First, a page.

League players and owners are farther apart than ever, and broadcasters are now contemplating a canceled season, not just a delayed one
Networks are prepared to miss the first few months of a delayed NBA season. But now that it looks like the entire season could be canceled, TNT, ESPN/ABC and the league's other broadcast partners have to make some serious programming decisions.
Yahoo! Sports reported Tuesday that the league informed teams that games through Dec. 15 have been canceled. The news came after the NBA Players Union rejected the owners' "final offer," electing to move their dispute to the courts.
And the consensus among league owners, players and observers is that all the games through April might be canceled — because the two sides seem too far apart to get a deal done in time to save the season, especially if the matter moves to court.
Both league commissioner David Stern and star player Kobe Bryant notably used hyperbolic language to refer to the sad scenario, calling it a "nuclear winter."
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It isn't that — but it could be a depressing time for TV programmers — and not just for the NBA's national broadcasting partners, TNT and ESPN/Disney, but for myriad regional sports networks, too.
In September, Turner Sports/TNT and ESPN/ABC released statements suggesting that they accepted the likelihood of a shortened season. Turner said it hoped for "an outcome that preserves as much of the 2011-12 season as possible."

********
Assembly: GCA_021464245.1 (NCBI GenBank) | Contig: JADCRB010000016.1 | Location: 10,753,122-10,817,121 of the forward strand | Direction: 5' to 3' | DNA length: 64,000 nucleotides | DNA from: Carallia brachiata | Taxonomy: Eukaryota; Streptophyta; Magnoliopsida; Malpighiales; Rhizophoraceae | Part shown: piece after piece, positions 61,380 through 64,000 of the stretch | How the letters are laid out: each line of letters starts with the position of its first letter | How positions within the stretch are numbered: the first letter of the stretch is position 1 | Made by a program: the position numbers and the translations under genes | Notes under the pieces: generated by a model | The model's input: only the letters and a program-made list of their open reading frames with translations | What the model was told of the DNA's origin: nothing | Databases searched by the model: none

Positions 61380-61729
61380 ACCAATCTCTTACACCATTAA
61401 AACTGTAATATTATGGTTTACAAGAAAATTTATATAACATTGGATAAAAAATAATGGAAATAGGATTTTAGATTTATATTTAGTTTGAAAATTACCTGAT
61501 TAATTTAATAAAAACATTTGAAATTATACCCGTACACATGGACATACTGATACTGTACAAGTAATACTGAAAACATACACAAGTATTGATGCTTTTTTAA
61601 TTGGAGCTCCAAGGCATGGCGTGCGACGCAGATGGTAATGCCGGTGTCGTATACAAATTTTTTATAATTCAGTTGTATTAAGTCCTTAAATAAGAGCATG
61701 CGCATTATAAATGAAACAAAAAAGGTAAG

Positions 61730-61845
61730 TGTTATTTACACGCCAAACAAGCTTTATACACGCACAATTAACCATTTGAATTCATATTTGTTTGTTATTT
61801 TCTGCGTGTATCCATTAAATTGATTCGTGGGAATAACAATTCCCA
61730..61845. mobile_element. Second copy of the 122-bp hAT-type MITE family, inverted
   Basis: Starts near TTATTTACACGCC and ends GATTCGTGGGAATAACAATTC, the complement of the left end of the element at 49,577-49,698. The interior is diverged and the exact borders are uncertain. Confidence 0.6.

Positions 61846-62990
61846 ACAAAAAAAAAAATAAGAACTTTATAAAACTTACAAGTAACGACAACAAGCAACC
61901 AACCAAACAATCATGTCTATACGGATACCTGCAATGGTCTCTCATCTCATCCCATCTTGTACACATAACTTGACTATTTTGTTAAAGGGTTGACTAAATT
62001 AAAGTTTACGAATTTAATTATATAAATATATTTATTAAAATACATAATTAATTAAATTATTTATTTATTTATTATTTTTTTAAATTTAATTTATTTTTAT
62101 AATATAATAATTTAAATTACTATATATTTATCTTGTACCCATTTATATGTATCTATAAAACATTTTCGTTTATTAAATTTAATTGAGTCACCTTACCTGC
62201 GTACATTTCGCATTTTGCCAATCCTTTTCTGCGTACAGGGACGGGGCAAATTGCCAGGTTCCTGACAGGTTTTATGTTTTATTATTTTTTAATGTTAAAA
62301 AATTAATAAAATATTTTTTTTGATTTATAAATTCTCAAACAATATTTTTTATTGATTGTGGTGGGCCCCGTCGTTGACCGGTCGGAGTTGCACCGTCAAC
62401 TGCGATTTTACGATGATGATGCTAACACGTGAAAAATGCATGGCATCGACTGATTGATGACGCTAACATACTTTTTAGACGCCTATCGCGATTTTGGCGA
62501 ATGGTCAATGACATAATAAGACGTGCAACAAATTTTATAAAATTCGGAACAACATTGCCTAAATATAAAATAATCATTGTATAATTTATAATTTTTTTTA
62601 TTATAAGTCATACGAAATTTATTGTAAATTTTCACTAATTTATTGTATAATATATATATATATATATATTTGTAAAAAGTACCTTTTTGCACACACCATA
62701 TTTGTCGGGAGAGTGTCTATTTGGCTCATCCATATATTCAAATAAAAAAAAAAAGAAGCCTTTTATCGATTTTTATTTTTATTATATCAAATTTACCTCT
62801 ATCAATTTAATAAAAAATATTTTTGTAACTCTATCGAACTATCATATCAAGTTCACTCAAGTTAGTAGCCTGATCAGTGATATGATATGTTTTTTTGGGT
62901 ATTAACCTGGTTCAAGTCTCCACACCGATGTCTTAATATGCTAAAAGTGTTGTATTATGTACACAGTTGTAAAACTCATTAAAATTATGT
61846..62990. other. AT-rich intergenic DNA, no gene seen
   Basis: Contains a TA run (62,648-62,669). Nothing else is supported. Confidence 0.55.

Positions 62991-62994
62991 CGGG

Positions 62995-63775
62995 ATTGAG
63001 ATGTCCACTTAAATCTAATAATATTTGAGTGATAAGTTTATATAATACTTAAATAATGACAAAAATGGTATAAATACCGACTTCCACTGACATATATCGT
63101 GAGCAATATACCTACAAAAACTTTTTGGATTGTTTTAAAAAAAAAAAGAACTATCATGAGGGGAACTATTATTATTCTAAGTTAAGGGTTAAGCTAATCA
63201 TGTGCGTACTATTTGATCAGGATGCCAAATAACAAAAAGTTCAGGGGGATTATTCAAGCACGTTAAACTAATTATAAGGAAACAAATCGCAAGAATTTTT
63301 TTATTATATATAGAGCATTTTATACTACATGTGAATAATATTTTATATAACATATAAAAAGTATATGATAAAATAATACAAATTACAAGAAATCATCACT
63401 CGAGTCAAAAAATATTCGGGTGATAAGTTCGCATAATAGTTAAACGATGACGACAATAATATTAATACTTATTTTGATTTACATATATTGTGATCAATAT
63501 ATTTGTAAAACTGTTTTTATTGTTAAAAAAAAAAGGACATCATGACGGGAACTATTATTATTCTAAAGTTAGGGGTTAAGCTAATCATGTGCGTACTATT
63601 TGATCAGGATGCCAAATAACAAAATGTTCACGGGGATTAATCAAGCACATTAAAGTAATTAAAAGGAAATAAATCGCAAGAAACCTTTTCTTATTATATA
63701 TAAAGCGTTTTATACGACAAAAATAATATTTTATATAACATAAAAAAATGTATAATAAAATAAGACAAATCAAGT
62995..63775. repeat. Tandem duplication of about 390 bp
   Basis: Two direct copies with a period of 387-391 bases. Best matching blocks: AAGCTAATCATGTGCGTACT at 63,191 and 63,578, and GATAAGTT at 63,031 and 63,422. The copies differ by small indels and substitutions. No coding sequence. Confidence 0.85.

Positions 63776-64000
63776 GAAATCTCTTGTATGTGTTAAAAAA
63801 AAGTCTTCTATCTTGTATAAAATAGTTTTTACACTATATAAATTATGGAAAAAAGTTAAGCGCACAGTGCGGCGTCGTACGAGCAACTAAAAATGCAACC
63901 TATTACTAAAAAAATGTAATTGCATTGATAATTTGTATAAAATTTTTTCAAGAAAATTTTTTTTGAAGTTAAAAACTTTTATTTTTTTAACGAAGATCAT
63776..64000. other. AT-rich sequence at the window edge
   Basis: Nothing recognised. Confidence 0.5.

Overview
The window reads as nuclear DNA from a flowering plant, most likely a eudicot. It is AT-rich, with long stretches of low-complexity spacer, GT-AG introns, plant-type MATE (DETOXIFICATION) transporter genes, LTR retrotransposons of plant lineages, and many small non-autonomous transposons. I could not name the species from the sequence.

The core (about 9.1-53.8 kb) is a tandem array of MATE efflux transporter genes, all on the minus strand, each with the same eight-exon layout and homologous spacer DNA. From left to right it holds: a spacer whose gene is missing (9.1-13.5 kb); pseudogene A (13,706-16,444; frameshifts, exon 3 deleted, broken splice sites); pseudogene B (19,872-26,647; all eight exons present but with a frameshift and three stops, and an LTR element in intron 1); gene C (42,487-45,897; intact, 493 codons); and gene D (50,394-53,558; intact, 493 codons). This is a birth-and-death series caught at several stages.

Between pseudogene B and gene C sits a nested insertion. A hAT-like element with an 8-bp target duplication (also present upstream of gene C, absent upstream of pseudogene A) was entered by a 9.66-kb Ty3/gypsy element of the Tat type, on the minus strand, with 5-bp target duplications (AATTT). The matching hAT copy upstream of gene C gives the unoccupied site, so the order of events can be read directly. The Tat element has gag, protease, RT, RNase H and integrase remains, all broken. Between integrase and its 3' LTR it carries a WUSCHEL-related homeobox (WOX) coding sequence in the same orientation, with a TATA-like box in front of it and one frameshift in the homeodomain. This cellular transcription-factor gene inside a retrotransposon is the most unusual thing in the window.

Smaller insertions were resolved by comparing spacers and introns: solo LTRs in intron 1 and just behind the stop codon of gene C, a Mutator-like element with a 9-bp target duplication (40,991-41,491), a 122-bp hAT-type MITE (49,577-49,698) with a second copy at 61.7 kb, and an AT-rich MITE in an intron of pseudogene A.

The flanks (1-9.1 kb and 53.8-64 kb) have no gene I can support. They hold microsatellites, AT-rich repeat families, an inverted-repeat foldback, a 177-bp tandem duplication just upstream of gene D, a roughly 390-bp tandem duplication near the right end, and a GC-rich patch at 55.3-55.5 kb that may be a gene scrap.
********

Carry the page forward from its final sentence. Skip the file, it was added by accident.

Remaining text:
ESPN hoped a "resolution can be reached in order to preserve a shortened season."
ABC had few immediate worries for the fall, since it generally doesn't begin airing games until later in the season anyway. However, since the network hopes to kick off its NBA broadcasting season with its annual big double-header, it's about to be affected, too.
So what now?
ESPN plans to fill its fall schedule with more NCAA football and basketball. And TNT plans to run its normal slate of primetime dramas and movies.
Advertisers may not be thrilled about it, but they'll still need some way to target the young male audiences who turn out for the NBA. Which means they'll have to hope that the networks have chosen the right programs to appeal to them.
It's an expensive problem: Turner and ESPN/ABC are together paying $930 million per season through the end of their contracts in 2016, and several projections have found that the networks could collectively lose out on about $1.25 billion in advertising revenue.
In an earnings call earlier this month, Disney executives expressed confidence they could earn ad dollars elsewhere because advertisers will still need to reach young men suddenly untethered from NBA games. In addition, the executives said, fewer games would reduce ESPN and ABC's rights costs.
"There are obviously other places to get male viewers than the NBA," said Brad Adgate, senior VP of research at Horizon Media.
But ESPN's plans to appeal to fans with more college sports can only work for so long: It can only air NCAA basketball through February, because Turner and CBS have exclusive rights to March Madness games, and NCAA football ends in January.
Also, college games may not meet the needs of advertisers looking specifically for NBA fans.
"What if you have an ad that features an NBA star?" said Jason Maltby, director of national broadcast TV at the media and marketing company Mindshare. "It works more for the NBA than in college basketball. Does it work as well in college football? Probably not. … There's no easy replacement for the NBA."